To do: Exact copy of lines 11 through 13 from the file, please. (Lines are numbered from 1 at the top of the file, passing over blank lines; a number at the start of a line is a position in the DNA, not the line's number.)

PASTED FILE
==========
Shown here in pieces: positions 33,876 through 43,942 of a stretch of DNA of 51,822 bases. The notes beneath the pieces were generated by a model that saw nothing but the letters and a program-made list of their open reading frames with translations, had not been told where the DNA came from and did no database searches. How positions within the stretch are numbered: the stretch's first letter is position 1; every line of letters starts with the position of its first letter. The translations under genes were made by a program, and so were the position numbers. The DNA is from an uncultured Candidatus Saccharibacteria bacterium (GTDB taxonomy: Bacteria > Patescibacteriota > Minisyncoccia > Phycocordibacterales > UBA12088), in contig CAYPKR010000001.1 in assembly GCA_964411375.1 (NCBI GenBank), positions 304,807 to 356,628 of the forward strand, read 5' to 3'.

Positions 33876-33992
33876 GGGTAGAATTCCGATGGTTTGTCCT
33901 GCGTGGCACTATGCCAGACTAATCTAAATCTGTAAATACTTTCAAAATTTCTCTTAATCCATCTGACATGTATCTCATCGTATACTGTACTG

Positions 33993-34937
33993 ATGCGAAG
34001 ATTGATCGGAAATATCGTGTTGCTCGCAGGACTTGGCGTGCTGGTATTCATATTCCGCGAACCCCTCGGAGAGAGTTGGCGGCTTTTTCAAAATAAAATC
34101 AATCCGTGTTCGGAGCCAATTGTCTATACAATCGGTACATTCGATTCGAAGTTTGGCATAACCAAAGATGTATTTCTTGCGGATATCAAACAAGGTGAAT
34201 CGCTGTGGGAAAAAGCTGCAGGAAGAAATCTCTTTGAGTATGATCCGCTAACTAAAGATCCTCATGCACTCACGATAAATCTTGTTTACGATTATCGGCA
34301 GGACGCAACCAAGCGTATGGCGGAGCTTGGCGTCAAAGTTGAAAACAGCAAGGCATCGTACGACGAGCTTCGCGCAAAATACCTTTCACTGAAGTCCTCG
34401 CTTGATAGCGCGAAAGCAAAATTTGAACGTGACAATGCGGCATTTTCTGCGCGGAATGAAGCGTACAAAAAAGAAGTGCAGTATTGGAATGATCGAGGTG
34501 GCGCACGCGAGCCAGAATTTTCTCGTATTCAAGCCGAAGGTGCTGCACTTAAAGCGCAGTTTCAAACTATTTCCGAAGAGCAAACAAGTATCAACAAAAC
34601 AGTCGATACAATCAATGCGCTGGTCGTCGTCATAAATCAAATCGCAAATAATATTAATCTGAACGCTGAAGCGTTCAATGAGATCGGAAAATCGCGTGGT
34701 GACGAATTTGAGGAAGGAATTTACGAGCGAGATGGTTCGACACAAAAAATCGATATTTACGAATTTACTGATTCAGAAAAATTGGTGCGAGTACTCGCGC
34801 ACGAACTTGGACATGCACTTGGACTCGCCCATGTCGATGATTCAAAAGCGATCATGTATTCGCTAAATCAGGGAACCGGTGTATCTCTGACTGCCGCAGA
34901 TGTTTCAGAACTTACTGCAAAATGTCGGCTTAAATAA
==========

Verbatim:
34401 CTTGATAGCGCGAAAGCAAAATTTGAACGTGACAATGCGGCATTTTCTGCGCGGAATGAAGCGTACAAAAAAGAAGTGCAGTATTGGAATGATCGAGGTG
34501 GCGCACGCGAGCCAGAATTTTCTCGTATTCAAGCCGAAGGTGCTGCACTTAAAGCGCAGTTTCAAACTATTTCCGAAGAGCAAACAAGTATCAACAAAAC
34601 AGTCGATACAATCAATGCGCTGGTCGTCGTCATAAATCAAATCGCAAATAATATTAATCTGAACGCTGAAGCGTTCAATGAGATCGGAAAATCGCGTGGT